Small movements that you make–movements you probably aren't aware of–could be the key to whether others trust you–or not.
When you deliver a presentation, your body language is important because it creates an instant visual first impression that answers a big question for your audience: "Can I trust this person?"
Until now, science had not been able to isolate the specific physical cues that could lead to distrust. But thanks to Dr. David DeSteno, a professor of psychology at Northeastern University, we now know what gestures can undermine the perception of our trustworthiness.
Dr. DeSteno devised a study in which participants played an economic game that could be played cooperatively, or selfishly, in a distrustful manner. Half played face-to-face, and half played over the Internet. Those who played face-to-face were videotaped from three camera angles.
In the game, the average level of cooperation between the two groups was the same, whether the communication was in-person or over the Internet. But accuracy predicting the perceived trustworthiness of a partner was significantly greater when the communication was face-to-face. Somehow, the people playing face-to-face were better at picking up cues.
Based on the videos, the investigators built models that tied four specific gestures to perceived trustworthiness. These gestures were:
- Touching your own face
- Crossing your arms
- Leaning away
The more a participant expressed these actions, the less he was trusted.
However, how could Dr. DeSteno be sure that other, unnoticed gestures were not contributing to the impression of untrustworthiness? People send many cues simultaneously. So he enlisted the help of a robot called Nexi, designed by Cynthia Brazil at the MIT Media Lab. For one group, Nexi was programmed to display only those gestures associated with lack of trust, while for the other group she displayed more neutral gestures.
Sure enough, those who saw Nexi display the four gestures rated her as less trustworthy than those who saw her speaking with other, more neutral gestures.
So let's take a quick look at the four gestures that could undermine the perception of trustworthiness.
Hand-touching can make you look tentative and nervous, which could cause observers to think you are hiding something or not being honest, or that you lack confidence. Clasping your hands together may also be interpreted as a closing-off gesture: It could look as if you were putting up a fence between yourself and the people you're speaking with. When you see Nexi do the gesture, it looks like she's a plotting poker player gathering in a massive pile of other people's chips.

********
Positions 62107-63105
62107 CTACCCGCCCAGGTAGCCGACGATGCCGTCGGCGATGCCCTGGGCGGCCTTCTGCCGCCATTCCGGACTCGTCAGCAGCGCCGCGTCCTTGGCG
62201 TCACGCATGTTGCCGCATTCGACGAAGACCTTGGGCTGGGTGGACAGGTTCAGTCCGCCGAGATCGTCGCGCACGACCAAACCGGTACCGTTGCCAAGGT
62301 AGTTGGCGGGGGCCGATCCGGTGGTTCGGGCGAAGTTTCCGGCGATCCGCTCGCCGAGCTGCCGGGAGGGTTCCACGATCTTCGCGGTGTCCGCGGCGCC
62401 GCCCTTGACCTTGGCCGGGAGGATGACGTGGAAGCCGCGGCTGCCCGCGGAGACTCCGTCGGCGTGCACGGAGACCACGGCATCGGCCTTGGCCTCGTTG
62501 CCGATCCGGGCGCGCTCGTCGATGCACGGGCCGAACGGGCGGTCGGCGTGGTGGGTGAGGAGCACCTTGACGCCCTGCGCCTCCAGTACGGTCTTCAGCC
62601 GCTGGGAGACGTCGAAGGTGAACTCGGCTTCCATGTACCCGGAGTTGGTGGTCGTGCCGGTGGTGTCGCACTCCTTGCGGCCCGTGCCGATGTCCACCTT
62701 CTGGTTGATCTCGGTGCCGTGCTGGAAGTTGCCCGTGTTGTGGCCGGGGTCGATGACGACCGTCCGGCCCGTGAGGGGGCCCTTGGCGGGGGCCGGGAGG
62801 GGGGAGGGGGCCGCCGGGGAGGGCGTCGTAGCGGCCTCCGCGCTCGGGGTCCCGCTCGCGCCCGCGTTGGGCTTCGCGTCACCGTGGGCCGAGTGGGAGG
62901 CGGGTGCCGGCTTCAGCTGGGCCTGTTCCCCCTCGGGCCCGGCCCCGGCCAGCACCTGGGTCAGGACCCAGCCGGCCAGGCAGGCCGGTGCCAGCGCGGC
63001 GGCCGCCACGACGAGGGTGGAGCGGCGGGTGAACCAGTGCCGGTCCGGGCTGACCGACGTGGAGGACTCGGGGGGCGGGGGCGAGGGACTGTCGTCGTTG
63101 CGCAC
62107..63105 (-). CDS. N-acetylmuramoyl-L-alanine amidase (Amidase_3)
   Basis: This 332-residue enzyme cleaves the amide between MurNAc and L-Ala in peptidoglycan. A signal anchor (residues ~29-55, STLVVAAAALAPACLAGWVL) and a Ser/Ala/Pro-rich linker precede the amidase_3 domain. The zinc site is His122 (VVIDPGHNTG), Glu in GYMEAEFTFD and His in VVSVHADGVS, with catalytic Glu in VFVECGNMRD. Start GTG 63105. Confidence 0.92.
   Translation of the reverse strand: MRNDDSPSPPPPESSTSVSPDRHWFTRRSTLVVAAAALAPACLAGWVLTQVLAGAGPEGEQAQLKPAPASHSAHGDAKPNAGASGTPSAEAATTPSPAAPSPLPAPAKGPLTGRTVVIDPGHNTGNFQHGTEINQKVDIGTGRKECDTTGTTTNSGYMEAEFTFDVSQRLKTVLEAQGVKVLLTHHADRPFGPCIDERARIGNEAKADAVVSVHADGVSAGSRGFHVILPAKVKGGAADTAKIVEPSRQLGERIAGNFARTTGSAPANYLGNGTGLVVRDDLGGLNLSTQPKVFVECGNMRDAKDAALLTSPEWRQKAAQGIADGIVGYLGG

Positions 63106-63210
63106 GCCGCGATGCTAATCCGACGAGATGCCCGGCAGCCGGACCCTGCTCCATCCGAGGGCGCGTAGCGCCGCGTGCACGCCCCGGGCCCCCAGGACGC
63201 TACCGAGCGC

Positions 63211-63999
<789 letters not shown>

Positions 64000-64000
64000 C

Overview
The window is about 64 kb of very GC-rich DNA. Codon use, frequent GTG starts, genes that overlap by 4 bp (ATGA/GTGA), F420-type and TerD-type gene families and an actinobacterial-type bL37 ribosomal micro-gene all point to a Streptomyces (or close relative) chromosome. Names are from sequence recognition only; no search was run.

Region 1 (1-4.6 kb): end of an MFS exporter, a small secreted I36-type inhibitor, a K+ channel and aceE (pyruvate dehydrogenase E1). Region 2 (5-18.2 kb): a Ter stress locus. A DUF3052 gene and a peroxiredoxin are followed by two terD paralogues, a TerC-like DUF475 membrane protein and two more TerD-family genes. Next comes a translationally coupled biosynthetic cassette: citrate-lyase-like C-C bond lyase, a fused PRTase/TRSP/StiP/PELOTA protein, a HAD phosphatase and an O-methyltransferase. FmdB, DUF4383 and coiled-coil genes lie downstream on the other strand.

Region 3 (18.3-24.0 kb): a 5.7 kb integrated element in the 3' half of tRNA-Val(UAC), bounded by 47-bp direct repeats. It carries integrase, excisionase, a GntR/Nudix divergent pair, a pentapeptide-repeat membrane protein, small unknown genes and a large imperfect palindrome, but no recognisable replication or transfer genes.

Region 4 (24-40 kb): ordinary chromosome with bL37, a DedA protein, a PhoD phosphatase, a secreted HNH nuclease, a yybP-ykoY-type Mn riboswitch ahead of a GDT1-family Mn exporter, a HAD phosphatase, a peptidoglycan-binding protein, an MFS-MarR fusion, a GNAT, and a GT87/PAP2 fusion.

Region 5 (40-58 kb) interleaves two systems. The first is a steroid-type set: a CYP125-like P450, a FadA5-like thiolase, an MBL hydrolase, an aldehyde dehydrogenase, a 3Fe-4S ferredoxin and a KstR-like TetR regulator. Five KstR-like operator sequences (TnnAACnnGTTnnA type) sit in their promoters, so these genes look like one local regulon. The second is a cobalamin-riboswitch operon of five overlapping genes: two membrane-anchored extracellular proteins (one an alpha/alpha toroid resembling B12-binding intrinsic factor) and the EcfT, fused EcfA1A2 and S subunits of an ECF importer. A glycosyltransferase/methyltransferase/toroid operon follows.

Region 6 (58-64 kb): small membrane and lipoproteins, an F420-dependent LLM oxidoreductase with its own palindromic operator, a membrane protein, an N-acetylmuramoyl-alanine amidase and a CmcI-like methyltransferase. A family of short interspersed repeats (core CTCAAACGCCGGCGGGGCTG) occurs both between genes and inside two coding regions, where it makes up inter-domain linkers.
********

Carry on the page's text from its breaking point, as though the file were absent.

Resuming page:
Touching your own face
Touching your own face is a common gesture that signals you are thinking. After all, you're touching your head. But what you are thinking is unknown to those who are trying to determine if you can be trusted. And if they don't know you well, the safe choice might be to decide that you're up to no good. To touch another's face is a gesture of intimacy and affection, but to touch your own face is to mask your expression.
Crossing your arms
Crossing your arms is a classic closing gesture. By doing it, you cover your heart and protect your solar plexus, the most vulnerable real estate on the body. Crossing the arms tends to communicate that your true feelings will remain undisclosed, and that you are not open for collaboration.
We like people who like us. When you lean in, you express the desire to be close. When you lean away, you could very well be seen as someone who is running away, disengaged, or avoiding contact–you're aloof on the balcony, not moshing on the dance floor.
Successful public figures are trained to avoid these gestures, which is behavioral marketing: it's hard to get elected and govern if you send negative signals.
Those of us in business also need to earn the trust of the people we seek to influence–which is almost everyone we meet, from direct reports, to peers, to the big boss at the top of the food chain. With a little practice, you can avoid touching your hands and face, crossing your arms, or leaning away from people you're conversing with.
If you watch the video of Nexi, it's clear that Dr. DeSteno is right: Our minds ascribe moral intention to gestures–even those performed by robots–if they show any hint of emotional expression.
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